Toilet training is a universally dreaded task among parents of young children, for many reasons. It’s hard to know when they’re really ready; there are too many methods to choose from; once you start, you really don’t want to stop; it takes some kids much longer, or they require way more consistency, than others; they’ll pee in the potty but they won’t poop. And every parent has that one annoying friend who swears they potty-trained their barely-two-year-old in, like, a day. (Shut up! Shut the hell up.)
What you may not be thinking about as you embark on this journey, however, is that even once you achieve a consistent willingness to relieve themselves on a toilet, what happens next is a whole bunch of “accidents.” There are the daytime accidents that largely occur because they forget to go potty, the ones that happen because their little bladder wouldn’t hold it in long enough to get there, or the one that can be chalked up to the fact that the public toilet flushes way too loudly.
But what’s even harder to overcome are the nighttime accidents they sleep through, only waking once it’s too late and they’re thoroughly soaked through and shivering. Some kids will sail through this phase fairly quickly, but for other kids, it can take literal years to overcome.
The causes of longterm bedwetting
Before you became the parent of a longterm bedwetter, you may not have realised that some children struggle with it for as long as they do. But while it can be frustrating for parents and embarrassing for kids, it’s actually quite common. The American Academy of Pediatrics says approximately 20 per cent of children have some problems with bedwetting at age five, and up to 10 per cent still do at age seven. By the late teens, the estimated rate is between one and three per cent.
While longterm bedwetting can seem to last forever, it’s important for parents to remember that it’s likely not a serious health problem — and they will outgrow it. But why is it a struggle for some kids and not others? Here’s what Children’s Hospital of Philadelphia cites as the most common causes for bedwetting in older kids:
- In many cases, bedwetting is a genetic pattern, inherited from a parent, aunt or uncle.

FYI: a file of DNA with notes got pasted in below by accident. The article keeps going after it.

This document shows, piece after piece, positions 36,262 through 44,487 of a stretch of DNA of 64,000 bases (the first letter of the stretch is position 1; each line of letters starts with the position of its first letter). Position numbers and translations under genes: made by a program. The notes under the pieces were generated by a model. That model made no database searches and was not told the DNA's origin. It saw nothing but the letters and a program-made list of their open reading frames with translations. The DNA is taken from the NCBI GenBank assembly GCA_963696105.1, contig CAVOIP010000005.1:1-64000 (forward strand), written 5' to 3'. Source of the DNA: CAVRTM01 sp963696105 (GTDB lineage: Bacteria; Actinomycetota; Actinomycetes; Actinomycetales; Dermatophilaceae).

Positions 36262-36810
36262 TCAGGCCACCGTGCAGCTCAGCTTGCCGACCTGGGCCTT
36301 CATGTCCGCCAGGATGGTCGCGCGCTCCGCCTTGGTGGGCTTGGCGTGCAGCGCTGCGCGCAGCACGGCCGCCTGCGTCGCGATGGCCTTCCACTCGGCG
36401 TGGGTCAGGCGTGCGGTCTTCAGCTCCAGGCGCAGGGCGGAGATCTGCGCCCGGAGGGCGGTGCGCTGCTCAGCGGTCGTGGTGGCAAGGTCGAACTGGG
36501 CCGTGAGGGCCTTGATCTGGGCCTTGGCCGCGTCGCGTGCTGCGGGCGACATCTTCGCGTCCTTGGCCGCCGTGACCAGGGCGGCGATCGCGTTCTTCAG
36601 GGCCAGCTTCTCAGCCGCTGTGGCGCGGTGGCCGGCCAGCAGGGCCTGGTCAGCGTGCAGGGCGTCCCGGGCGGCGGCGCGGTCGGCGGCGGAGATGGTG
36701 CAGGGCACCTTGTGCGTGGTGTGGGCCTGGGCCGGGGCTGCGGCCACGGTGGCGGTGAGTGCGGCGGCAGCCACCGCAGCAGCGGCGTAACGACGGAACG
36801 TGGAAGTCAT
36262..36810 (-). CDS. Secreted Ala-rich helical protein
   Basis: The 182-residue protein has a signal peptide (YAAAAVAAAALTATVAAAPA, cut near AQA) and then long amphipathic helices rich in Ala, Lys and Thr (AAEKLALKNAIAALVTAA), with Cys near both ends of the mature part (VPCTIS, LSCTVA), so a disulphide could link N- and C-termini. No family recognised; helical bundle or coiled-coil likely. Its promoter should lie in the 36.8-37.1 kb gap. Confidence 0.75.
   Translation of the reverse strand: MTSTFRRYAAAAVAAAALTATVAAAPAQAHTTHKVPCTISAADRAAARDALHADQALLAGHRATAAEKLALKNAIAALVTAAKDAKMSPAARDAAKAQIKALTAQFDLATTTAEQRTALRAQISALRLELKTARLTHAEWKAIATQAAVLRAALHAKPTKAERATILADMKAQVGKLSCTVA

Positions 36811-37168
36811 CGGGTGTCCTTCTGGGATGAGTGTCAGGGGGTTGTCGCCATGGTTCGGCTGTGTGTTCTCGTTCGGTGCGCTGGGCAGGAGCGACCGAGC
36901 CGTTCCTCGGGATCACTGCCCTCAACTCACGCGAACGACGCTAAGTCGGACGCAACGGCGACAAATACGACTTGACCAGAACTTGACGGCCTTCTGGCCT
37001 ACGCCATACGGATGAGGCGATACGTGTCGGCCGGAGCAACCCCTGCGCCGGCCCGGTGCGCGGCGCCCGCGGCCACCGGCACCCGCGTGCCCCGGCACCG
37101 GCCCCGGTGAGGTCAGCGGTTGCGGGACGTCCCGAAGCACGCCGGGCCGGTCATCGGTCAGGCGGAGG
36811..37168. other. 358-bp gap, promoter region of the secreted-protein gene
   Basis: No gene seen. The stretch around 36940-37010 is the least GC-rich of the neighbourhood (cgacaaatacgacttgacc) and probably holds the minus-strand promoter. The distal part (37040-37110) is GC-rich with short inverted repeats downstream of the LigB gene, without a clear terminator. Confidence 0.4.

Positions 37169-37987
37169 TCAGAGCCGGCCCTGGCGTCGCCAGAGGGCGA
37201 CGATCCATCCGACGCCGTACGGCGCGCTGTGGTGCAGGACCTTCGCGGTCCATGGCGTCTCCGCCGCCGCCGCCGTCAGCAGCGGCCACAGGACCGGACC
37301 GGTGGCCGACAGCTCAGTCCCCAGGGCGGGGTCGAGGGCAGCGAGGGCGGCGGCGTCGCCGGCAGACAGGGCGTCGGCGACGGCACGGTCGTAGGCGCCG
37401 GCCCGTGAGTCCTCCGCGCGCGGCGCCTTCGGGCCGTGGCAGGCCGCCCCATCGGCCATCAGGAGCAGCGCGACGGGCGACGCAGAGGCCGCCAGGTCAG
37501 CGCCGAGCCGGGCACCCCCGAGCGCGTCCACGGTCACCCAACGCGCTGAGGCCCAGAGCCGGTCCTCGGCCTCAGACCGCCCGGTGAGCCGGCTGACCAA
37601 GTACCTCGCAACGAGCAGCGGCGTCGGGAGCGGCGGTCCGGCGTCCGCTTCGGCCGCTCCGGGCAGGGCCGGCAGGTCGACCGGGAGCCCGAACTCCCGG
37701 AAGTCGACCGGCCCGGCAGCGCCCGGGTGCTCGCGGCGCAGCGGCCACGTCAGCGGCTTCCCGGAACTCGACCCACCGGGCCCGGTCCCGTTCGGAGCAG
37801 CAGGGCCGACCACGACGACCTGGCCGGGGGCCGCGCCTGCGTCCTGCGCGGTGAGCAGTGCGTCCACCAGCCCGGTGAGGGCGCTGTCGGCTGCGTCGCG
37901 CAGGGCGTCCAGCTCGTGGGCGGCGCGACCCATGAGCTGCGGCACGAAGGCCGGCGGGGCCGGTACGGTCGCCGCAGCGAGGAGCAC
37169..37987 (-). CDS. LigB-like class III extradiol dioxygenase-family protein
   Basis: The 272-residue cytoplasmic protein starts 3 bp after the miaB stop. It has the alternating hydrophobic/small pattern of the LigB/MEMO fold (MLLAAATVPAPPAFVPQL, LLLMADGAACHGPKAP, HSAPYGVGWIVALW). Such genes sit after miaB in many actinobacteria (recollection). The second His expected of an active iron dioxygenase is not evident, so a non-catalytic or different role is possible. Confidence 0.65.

- Most older children who wet the bed are very sound sleepers, so the signals of a full bladder aren’t strong enough to wake them.
- Some children have small bladders or don’t produce enough of a hormone (vasopressin) that reduces urine production during sleep.
- Bedwetting can be triggered by stress and by changes in the family, even positive ones, like a new baby or a different bedtime schedule over vacation.
Tips to reduce the bedwetting
Although bedwetting in older kids will mostly be eliminated with time and growth, in the meantime, there are a few things parents and kids can try to help reduce the incidents.
Limit fluid intake in the evening
What kids are eating and drinking throughout the day will affect their bodies in the evening. Focus on having them hydrate early in the day, rather than having them quench their thirst later in the day. If they participate in sports or other physical activities later in the day, have them hydrate before they play in order to limit fluid intake later on.
You should also try to get them in the habit of using the bathroom regularly during the day (about every two to three hours), even if they don’t feel the urge to go. And, of course, they should go right before bedtime.
You can try waking your child once during the night to urinate (but not more than that, as waking too much will disrupt their sleep pattern). You might also try a bedwetting alarm, which many kids and parents have success with — but only if you really stick with it. Here’s what the AAP says about bedwetting alarms:
Research shows that about half of children who properly use enuretic (bedwetting) alarms will stay dry at night after a few weeks. These alarms buzz or vibrate when a child’s underwear gets wet. Over time, the brain is trained to associate the feeling of needing to pee with the alarm going off, and getting up and going to the bathroom. This therapy requires active participation by an adult to make sure the child fully wakes up and goes to the bathroom when the alarm goes off.
Talk to their doctor
If the bedwetting has extended beyond age five, or if it started back up after a prolonged dry period, you may want to talk to their paediatrician about other options. Their doctor will likely ask questions about their sleep patterns, family history, and any potential stressors they’re currently experiencing.
The doctor may opt to do a urinalysis or other health screenings to rule out any possible signs of disease or infection. Medication is also an option. The paediatrician can help you find a solution that works best for you and your child.
Never shame them
Prolonged bedwetting can be frustrating for kids and parents, but it’s critical to never shame a child for it. Children may already be feeling embarrassed or anxious about it, and it can lower their self-esteem, particularly if they feel like it is keeping them from attending overnight camps or sleepovers with friends or other family members.
Remind them (and yourself) that it is normal, it is not their fault, and it is out of their control. Use a waterproof mattress cover, keep clean sheets on hand for quick changes, and focus on taking whatever steps you and their doctor decide is best.